Related Galleries


Parents who load the kids in the car to cool off at Woodlawn Beach State Park after a long day of work and folks looking to enjoy a beer or margarita as the sun sets at the beach may have a surprise when they get to the Hamburg gate this summer.

They’re going to have to pay for admission. For the last few years, it had been free after 5 p.m.

The Town of Hamburg, which operates the park, charges $7 per car from 9 a.m. until 8 p.m. Thursday, Friday and Saturday. The fee is charged until 5:30 p.m. Sunday through Wednesday. A couple weeks ago, the town was charging until 6 p.m. or later.

Lifeguards are on duty until 7:45 p.m., according to the beach.

The town needs to charge more to pay for the bands it is bringing in three days a week, Supervisor Steven Walters said.

“We made the decision a couple years ago to not charge after 5. This year, we felt it was in the best interest of the park to charge those extra hours,” he said.

The town can charge what it wants at the beach, according to New York State, which owns the park.

“Our contract with the Town of Hamburg provides State Parks with the right to approve rates; however, it is not required as we wanted to give the town the ability to manage the property as it sees fit,” said state Parks spokeswoman Angela Berti.

If it’s raining, the town does not keep staff there to collect a fee, and admission is not charged, Walters said.

Raising revenue helps the park, he said.

“If we bring in more revenue, we’re able to bring more amenities to the park. If we bring more amenities to the park, more people come, and we bring in more revenue,” Walters said.

There’s no question the park has been successful in attracting visitors.

The recent searing hot weather has brought thousands of people to the mile-long beach, and Sunday a record number of cars — 1,155 — was recorded. While it’s difficult to determine how many people were at the park, it could have been as high as 4,600 if there were four people per car.

However, overall attendance is running a bit behind last year, because of the rainy June, Walters said.

An informal survey Tuesday between 5 and 5:30 p.m. counted a dozen or more cars passing through the gate at Woodlawn paying the $7 fee. Among those was Long Island native Jake Reichert and friends from Cornell University. All are in Buffalo Niagara for internships this summer and said that although they paid the money without protest Tuesday, it was a little annoying.

“Definitely, not cool,” Reichert said. “At the Long Island beaches, the state parks, you don’t have to pay starting after 5.”

But Nae David of Buffalo had a different perspective. David, who arrived about 5:20 p.m. with a carload of two other women and several children, was OK with the flat, per-car fee – even if it was later in the day. The temperature at the time was still north of 90 degrees.

“It doesn’t bother me because at another beach you have to pay for every person in the car,” said David, referring to the fee policy at Sunset Bay. “And, the price goes up as the day goes on.”

It’s not only some families going to the beach after 5 p.m. who are surprised to learn they must pay admission.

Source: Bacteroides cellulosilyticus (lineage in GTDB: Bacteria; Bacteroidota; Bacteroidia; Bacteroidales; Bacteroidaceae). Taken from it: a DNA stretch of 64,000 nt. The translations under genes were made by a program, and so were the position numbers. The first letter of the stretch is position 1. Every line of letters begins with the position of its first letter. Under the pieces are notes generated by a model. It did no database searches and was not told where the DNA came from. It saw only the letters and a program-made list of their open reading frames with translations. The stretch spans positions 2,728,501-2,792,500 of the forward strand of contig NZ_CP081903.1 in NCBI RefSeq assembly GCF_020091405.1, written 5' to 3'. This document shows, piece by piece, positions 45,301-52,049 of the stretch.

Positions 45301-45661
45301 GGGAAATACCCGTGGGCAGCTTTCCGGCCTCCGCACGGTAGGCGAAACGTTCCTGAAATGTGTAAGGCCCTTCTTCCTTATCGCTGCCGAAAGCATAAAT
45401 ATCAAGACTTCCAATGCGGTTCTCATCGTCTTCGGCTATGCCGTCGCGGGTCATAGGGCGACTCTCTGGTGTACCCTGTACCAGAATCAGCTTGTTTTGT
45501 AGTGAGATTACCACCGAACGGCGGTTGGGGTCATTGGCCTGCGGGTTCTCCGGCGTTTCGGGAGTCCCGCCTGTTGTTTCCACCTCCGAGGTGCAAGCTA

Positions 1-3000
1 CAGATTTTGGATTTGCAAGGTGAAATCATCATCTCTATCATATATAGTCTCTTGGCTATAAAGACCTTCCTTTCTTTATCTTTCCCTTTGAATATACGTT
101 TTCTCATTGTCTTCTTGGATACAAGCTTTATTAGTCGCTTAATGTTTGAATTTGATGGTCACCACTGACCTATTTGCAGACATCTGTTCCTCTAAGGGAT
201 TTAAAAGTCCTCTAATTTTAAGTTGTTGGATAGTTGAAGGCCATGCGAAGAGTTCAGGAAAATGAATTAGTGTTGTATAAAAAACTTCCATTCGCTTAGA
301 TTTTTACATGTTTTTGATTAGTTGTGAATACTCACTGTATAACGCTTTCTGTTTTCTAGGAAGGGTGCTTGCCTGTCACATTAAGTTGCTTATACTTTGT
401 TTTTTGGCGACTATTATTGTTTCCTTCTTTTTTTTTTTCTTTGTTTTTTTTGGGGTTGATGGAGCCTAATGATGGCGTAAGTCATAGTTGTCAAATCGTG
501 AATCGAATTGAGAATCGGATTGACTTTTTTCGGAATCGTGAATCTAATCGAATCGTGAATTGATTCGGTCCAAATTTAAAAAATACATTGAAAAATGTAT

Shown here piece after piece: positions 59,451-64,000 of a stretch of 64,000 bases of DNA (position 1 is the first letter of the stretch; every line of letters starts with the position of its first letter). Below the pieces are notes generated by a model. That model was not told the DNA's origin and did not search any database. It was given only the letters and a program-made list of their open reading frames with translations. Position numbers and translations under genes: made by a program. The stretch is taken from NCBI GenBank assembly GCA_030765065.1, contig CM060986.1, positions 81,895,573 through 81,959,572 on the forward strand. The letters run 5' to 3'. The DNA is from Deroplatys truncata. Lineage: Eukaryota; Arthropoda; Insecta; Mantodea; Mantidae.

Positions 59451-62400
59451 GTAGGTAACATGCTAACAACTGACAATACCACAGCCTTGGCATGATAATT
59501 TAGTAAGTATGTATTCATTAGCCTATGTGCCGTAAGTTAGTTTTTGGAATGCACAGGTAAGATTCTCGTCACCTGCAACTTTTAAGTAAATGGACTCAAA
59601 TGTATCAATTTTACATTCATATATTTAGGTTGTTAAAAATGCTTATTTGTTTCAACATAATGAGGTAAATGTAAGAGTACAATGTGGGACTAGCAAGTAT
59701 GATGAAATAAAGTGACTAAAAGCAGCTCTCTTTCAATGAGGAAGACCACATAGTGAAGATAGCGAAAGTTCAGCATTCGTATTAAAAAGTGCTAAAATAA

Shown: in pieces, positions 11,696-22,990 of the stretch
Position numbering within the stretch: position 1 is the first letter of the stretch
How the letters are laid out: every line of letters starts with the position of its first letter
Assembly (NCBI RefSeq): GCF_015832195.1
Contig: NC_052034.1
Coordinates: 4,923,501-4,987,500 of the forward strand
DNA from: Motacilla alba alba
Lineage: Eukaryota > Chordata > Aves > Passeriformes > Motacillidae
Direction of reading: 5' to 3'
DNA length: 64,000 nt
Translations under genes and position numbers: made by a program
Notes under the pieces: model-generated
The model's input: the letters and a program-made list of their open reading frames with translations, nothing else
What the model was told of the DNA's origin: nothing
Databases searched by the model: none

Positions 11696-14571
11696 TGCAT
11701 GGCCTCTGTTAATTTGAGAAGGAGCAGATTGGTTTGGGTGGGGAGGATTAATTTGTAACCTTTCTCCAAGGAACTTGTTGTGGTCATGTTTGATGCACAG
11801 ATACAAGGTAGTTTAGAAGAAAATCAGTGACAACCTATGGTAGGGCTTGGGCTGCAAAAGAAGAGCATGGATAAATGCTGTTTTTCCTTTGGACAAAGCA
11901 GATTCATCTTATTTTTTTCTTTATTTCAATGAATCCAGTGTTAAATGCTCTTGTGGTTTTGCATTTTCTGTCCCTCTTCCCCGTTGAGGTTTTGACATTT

Tucker Curtin, who operates Woody’s Beach Club and Taqueria, which is located in the park, said he has heard from his customers who are upset at the fee. The web page for the venue even warns customers about the $7 fee.

Curtin also accuses the town of treading on his exclusive rights to sell food and alcoholic beverages. He’s upset that some of the town’s actions, such as having another vendor provide food and beverages, charging after 5 p.m. and the type of bands employed, are hurting his business.

“My passion is to get people on the waterfront,” said Curtin, who also runs Dug’s Dive on Fuhrmann Boulevard.

Curtin’s lawyer issued a “cease and desist” letter to the town July 1, asserting Woody’s exclusive right under its lease to operate in the areas near the taqueria and part of the beach. The town erected a large tent that encroaches on Woody’s area and has spikes that are a hazard, Curtin said.

His lease allows him to use the pavilion, but Curtin said he has been told another vendor has received a permanent liquor license for that area.

The letter demanded the town stop charging for parking after 5 p.m. and develop a protocol for special events, but Curtin has since softened his stand.

“We’ve been trying to meet with him since before the Fourth of July weekend,” Curtin said of Walters. “Finally they sent us a letter back.”

The letter from the town, which he received late last week, said he was late on his rent, and had used town driftwood for a beach fire, Curtin said.

Walters said Curtin has never aired his dispute with him.

“It’s somewhat disappointing that Tucker is trying to resolve issues in the media rather than acting like a professional and resolving any issues,” Walters said.

Curtin has a three-year contract with renewal options that would extend it to 12 years. He pays a $4,000 base rent, plus 2 percent of his gross sales to the town. The town has notified him the base rent will be going up 20 percent next year.

“Things have changed since the first time we put the deal out there,” Curtin said. “I’m willing to work with them.”

He said if the bands perform next year, he would like to have input into the type of music that is chosen.

News Staff Reporter T.J. Pignataro contributed to this report.